Syeda Z. Hamdani
As my friend Anna and I were warming ourselves over a cup of freshly brewed herbal tea recently, she asked, "Is it true that tea can help improve my health? I told her that it depends on what kind of herbal tea you drink.
As my friend Anna and I were warming ourselves over a cup of freshly brewed herbal tea recently, she asked, “Is it true that tea can help improve my health?” I told her that it depends on what kind of herbal tea you drink.
Echinacea for Colds
“So if I have a cold, is there an herbal tea I can drink to relieve my symptoms?” Anna asked.
“Of course,” I answered. “Tea brewed with Echinacea purpurae, the purple coneflower, can help you recover from colds faster.”
In fact, a 2000 study in the Journal of Alternative and Complementary Medicine showed that nursing home employees who drank this tea had colds two days shorter than the control group. The employees drank five cups on the first day they had symptoms and decreased the amount by one cup a day for five days.
Calm with Camomile
“I know camomile tea is good for you, but why?” Anna asked.
“Well,” I replied, “people have been brewing camomile tea for centuries as a relaxant, as well as for relieving stomach pains and menstrual cramps. The Ancient Egyptians used, and even revered, camomile as a sacred herb.”
Studies which have isolated apigenin, a flavonoid found in camomile, found it reduces anxiety. A 1999 study in the Journal of Pharmacy and Pharmacology showed that apigenin targets the central nervous system and acts as a natural anxiolytic, or anxiety-relieving remedy.
Insomnia Vanishes with Valerian
“What if I can’t sleep?” asked Anna. “Is there a tea I can drink at bedtime that would help?”
I told Anna clinical studies have shown that drinking valerian tea can improve sleep quality and relieve insomnia. In a 1989 study, reported in Pharmacology, Biochemistry, and Behavior, valerian showed a significant effect compared to the placebo, with 44 percent reporting perfect sleep and 89 percent reporting improved sleep.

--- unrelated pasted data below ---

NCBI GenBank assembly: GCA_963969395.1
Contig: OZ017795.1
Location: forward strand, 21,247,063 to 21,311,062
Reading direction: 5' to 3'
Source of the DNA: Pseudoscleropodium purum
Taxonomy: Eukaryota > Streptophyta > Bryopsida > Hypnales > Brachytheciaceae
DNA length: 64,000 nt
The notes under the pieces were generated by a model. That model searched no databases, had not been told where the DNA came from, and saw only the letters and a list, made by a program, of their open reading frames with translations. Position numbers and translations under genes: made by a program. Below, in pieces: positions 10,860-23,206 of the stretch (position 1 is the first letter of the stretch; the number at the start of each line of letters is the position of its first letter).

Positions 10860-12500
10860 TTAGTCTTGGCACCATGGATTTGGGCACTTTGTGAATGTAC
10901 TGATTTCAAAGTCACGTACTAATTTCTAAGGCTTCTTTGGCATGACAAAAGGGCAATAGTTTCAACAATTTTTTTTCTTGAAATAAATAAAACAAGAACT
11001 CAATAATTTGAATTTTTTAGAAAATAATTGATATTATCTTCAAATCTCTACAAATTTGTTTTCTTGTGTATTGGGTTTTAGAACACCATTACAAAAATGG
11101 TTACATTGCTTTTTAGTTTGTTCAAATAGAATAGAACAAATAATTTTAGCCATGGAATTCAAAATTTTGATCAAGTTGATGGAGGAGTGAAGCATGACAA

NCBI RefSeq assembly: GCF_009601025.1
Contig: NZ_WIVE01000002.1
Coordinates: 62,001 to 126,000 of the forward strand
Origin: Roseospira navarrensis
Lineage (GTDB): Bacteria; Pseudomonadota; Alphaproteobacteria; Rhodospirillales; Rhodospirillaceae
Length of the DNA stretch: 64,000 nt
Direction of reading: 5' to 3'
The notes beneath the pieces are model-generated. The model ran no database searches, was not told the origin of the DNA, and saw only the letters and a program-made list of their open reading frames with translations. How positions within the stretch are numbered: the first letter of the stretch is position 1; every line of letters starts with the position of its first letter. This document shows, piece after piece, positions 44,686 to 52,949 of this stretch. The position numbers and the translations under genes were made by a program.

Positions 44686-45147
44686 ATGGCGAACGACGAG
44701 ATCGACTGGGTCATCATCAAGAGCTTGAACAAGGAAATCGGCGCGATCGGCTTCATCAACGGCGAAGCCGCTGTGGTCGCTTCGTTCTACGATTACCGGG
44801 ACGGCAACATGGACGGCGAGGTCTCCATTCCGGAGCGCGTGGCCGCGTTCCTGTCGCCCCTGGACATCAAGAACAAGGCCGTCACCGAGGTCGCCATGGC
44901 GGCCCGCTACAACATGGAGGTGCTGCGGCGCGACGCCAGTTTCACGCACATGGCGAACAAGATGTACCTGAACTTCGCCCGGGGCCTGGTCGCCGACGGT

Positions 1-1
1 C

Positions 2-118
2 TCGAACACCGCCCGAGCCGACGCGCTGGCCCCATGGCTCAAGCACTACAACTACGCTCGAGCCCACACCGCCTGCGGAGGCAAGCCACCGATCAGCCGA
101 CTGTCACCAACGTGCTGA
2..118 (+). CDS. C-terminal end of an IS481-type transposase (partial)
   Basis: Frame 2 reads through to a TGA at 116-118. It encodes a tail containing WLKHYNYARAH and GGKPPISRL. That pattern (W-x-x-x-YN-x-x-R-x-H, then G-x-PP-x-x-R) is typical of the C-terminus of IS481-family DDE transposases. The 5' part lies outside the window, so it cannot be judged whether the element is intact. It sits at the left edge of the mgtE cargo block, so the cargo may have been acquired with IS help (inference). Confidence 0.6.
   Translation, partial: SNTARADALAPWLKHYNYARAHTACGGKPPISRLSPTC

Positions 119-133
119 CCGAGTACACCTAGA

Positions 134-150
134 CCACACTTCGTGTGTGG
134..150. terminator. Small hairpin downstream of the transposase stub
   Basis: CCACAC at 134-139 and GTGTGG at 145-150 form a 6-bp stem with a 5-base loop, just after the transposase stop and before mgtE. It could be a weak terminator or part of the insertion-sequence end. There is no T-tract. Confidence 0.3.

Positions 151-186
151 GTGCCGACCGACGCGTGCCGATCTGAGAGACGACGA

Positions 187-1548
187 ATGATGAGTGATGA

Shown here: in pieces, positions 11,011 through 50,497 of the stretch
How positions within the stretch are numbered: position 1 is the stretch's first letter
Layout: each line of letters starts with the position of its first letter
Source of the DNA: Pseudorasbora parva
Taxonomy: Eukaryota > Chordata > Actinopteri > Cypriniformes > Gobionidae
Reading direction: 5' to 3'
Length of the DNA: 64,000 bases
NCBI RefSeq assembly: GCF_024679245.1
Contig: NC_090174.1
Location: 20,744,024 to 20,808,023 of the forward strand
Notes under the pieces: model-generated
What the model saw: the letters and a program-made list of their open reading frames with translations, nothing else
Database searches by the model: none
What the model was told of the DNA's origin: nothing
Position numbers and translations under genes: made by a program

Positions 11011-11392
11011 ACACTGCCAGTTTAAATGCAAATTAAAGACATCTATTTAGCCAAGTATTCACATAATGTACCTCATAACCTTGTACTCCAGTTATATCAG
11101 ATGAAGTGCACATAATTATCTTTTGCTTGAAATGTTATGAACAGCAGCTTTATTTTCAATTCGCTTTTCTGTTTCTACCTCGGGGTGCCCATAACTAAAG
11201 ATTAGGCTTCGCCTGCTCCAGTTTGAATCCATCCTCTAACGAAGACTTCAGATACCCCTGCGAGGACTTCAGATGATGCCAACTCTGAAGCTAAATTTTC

And unlike some sleep aids, valerian doesn’t leave you feeling groggy in the morning. In fact, a study of 102 people showed that valerian had no negative effects on the volunteers’ alertness, coordination, or concentration the morning after using the herb.
Move Those Hips with Rosehips
“My mother could certainly use some herbal help,” Anna said. “She’s been complaining of stiffness and pain that her doctor attributes to osteoarthritis. Is there an herbal tea that can help relieve her symptoms?”
“Has she tried rosehip tea?” I asked, since I know that rosehips are associated with pain relief. In fact, a 2001 report in the German Gesundheitswesen journal concluded that “the anti-inflammatory properties of rosehip are useful as a natural treatment in patients with osteoarthritis.” Their conclusion followed a review of several clinical studies which showed patients suffering from osteoarthritis reported not only that pain significantly declined but also that flexion of the hip improved.
Steep Yourself Some Healthy Herbs
Because the healing benefits of herbal teas have become so widely accepted, it’s never been easier to brew a batch; many varieties of medicinal herbs are now packaged in convenient tea bags. “So the next time you have trouble sleeping,” I said to Anna, “just add water, steep, and sleep.”